But beware: a drop of water can ruin all that hard work and perfectly tempered chocolate by causing it to seize. During the manufacturing process, water is removed from the chocolate, leaving behind a blend of fats and sugars. Introducing water to melted chocolate causes the sugar molecules to clump together in a process known as seizing . These wet, sticky sugar clusters result in a grainy, thick batch of chocolate.
Seizing can happen when chocolate is melted in a double boiler, as water from the steam can get into the chocolate. It can also happen when pockets of chocolate are accidentally burnt. Burning is a chemical reaction that oxidizes the fats and sugars to produce carbon dioxide and water. Water that forms in the burnt pockets of chocolate will cause the rest of the batch to seize. But have no fear! Seized chocolate is not completely ruined: it can be saved by adding even more water or other liquids such as cream. Though it may seem counterintuitive, adding more water actually dissolves the sugar clumps, breaking them apart so that the chocolate can become smooth and creamy again . Unfortunately, because there is now moisture in the chocolate, it will not dry and harden into a chocolate shell anymore. Chocolate rescued in this way can be used for hot chocolate, icings, fillings, or ganaches, which means you can still make an impressive chocolate treat even if the chocolate-covered strawberries don’t work out.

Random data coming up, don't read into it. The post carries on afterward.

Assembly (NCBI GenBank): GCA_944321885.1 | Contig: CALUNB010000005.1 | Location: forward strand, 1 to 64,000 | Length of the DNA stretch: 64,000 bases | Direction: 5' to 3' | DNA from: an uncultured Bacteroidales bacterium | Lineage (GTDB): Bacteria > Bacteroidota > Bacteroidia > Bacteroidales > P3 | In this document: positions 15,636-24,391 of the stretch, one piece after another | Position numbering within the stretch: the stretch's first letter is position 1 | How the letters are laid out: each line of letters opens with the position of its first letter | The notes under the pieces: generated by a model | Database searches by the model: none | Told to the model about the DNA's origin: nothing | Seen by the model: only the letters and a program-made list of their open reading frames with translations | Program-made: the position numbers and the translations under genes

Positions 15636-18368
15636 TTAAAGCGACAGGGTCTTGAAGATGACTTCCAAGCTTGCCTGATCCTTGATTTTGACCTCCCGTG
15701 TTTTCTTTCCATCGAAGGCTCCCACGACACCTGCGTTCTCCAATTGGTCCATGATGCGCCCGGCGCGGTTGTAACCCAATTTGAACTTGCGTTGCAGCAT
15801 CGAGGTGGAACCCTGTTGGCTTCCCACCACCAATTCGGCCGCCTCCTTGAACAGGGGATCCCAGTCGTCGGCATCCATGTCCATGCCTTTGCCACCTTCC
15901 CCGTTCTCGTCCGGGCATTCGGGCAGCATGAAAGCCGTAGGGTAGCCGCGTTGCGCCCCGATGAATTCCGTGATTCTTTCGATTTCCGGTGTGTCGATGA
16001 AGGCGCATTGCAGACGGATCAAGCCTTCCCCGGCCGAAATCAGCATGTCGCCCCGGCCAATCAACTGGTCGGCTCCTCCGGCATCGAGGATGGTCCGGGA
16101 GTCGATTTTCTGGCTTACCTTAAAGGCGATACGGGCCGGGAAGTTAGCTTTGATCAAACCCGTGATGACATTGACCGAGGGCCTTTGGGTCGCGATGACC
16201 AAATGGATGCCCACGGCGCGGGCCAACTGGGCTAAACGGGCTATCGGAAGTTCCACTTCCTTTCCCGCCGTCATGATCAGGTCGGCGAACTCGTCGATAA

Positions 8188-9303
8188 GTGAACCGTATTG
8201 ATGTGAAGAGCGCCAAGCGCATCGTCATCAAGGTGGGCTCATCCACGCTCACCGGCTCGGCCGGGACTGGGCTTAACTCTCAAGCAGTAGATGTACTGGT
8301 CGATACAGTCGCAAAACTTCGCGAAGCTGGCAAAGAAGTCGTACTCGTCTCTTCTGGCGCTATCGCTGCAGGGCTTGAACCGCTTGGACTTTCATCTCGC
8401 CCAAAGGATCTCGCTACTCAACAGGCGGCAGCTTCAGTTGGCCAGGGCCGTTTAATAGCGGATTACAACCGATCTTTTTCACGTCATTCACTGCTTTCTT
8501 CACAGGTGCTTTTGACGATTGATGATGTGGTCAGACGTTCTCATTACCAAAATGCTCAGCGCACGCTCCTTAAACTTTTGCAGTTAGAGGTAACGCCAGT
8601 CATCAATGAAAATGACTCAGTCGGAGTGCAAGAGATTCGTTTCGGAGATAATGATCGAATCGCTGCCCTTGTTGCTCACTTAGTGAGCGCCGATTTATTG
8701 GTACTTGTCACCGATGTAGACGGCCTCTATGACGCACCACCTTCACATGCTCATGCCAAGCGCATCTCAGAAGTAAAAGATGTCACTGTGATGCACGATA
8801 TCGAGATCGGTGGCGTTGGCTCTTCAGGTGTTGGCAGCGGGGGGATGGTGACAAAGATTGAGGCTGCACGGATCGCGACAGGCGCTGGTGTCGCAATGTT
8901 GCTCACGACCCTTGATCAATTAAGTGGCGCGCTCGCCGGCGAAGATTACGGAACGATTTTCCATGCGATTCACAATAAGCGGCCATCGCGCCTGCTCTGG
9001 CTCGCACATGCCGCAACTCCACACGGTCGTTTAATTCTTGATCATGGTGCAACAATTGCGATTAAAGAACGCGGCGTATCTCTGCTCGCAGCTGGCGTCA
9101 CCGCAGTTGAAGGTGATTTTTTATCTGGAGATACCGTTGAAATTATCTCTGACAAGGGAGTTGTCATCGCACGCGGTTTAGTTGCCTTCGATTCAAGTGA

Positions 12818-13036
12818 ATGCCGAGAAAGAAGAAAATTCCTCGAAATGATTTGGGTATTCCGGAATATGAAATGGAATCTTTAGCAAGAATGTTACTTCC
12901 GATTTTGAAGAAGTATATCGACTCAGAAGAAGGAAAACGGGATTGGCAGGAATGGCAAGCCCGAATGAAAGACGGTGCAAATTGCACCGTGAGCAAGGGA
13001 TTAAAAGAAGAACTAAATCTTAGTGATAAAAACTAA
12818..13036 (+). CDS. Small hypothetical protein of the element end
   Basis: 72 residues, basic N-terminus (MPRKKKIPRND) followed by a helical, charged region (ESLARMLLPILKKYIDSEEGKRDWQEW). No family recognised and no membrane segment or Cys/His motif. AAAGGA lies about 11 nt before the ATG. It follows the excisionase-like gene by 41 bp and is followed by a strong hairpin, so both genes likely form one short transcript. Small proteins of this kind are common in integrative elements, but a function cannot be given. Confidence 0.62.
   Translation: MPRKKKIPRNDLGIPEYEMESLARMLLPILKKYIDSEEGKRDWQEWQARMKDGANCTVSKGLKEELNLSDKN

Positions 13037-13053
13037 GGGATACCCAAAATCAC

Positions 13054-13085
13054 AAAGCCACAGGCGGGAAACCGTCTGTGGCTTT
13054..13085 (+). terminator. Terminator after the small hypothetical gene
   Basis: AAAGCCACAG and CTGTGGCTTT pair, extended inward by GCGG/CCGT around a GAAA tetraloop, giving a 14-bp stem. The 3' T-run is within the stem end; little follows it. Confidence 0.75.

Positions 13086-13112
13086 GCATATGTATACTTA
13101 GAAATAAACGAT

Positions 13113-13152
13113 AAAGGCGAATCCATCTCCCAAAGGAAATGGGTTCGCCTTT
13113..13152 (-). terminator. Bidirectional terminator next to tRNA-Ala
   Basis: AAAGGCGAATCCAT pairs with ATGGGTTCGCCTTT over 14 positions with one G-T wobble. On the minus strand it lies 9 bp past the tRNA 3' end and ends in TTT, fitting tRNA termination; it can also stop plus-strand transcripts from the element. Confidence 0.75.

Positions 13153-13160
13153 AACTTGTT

1 lb. strawberries
16oz milk chocolate chips
Thermometer (optional, but would be helpful)
1. Melt half to two-thirds of the chocolate chips…
…In a double boiler: Stir constantly. Be sure steam doesn’t escape and sink into the chocolate. Do not cover.
…In the microwave: Heat on high 1 minute. Do not cover. Remove from the microwave and stir. If all the chocolate has not melted, heat again for 5-10 seconds. Repeat until completely melted
Note: If possible, avoid using a heat-retaining container like glass, which may burn the chocolate. Plastic is preferred.
2. Once completely melted, carefully continue heating until the temperature is 90-95°F.
3. Remove from heat, then add chocolate chips. Stir until the chips have melted and the chocolate is 82-88°F.
4. To test if the chocolate is ready, spread a thin layer on the back of a spoon or a piece of paper. It should harden in less than 3 minutes. If it doesn’t, stir in more chocolate chips.
5. When the chocolate is ready, carefully dip in strawberries. Make sure the strawberries are dry, before dipping. Allow dipped strawberries to dry on a sheet of parchment paper.
- Corriher, S. Chocolate, Chocolate, Chocolate. American Chemical Society: The Elements of Chocolate. October 2007; <http://acselementsofchocolate.typepad.com/elements_of_chocolate/Chocolate.html>
- Loisel C, Keller G, Lecq G, Bourgaux C, Ollivon M. Phase Transitions and Polymorphism of Cocoa Butter. Journal of the American Oil Chemists’ Society. 1998; 75(4): 425-439.
- Rowat A, Hollar K, Stone H, Rosenberg D. The Science of Chocolate: Interactive Activities on Phase Transitions, Emulsification, and Nucleation. Journal of Chemical Education. January 2011; 88(1): 29-33.
- Weiss J, Decker E, McClements J, Kristbergsson K, Helgason T, Awad T. Solid Lipid Nanoparticles as Delivery Systems for Bioactive Food Components. Food Biophysics. June 2008; 3(2): 146-154